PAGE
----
UCLA paleontologists are involved in projects spanning the entire fossil record, from the original of life to recent speciation events. Faculty and students are documenting extraordinarily slow rates of evolution among cyanobacteria; establishing and revising the classification, taxonomy and biostratigraphy of Neogene foraminifera; calculating where the iridium anomaly should be in K-T boundary sections; interpreting the evolutionary dynamics and the mechanisms of species flock formation among freshwater African gastropods; producing 3-D computer images of blastoid hydrospires; using molecular techniques to establish the relationships of the chordates and their sister groups; investigating the relationship between sea-level changes and mass extinction; reconstructing the nature and dynamics of proteins and the evolution of complexity; collecting and compiling morphometric data on North American carnivores with aims at interpreting their ecology; studying the paleobiology and paleoecology of late Cambrian molluscs of the western US; documenting the global stratigraphy and taphonomy of the Ediacaran faunas; investigating the origin of molluscs and near-molluscs; and developing quantitative methods for assessing the completeness of the fossil record.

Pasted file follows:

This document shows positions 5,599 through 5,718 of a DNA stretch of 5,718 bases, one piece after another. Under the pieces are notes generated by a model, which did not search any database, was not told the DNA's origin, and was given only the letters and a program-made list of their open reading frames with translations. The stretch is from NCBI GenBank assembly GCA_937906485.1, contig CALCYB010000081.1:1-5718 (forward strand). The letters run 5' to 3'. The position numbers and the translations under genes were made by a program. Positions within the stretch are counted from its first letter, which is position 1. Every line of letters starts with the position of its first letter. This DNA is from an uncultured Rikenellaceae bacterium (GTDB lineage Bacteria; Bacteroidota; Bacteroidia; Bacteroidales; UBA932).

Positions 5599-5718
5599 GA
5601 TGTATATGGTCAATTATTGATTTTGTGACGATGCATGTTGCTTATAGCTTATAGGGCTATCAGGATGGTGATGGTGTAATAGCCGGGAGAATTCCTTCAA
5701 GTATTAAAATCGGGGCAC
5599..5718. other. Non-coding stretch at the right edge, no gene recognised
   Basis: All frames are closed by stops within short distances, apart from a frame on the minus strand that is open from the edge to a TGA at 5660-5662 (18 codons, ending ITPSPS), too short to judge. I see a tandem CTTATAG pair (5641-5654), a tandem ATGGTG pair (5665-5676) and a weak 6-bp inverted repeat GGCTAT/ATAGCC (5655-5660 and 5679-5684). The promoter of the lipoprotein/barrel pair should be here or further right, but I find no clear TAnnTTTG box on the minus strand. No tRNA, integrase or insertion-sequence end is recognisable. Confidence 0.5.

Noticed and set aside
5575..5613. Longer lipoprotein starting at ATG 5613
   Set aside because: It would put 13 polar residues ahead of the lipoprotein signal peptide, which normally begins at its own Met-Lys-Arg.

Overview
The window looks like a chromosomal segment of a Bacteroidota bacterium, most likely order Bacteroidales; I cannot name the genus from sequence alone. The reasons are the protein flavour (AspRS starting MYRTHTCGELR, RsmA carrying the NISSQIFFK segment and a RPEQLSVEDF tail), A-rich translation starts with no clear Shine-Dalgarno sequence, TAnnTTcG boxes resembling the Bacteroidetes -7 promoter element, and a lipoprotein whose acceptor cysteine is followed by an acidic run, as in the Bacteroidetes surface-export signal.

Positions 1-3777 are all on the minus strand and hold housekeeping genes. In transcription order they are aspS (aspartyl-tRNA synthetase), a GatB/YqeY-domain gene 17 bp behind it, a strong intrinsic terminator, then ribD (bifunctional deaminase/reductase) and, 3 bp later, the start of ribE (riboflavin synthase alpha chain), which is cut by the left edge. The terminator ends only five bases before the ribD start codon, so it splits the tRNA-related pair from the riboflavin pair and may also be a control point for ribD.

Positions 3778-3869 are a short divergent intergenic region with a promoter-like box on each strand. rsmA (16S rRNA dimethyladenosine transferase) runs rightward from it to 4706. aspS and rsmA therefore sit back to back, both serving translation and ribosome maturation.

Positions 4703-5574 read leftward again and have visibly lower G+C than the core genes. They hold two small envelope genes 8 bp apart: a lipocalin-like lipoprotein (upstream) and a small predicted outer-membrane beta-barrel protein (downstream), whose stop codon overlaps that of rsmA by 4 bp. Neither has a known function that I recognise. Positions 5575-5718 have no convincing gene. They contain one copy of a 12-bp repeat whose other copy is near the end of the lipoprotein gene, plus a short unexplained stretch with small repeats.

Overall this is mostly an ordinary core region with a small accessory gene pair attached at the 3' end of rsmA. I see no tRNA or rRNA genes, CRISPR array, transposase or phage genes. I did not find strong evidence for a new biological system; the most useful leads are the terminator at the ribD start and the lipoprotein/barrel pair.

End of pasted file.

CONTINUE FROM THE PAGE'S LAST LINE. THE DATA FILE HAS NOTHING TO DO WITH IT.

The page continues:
|Bruce Runnegar||Professor Emeritusemail@example.com|
|William Schopf||Distinguished Professorfirstname.lastname@example.org|
|Ulrike Seibt||Associate Professoremail@example.com|
|Aradhna E. Tripati||Professorfirstname.lastname@example.org|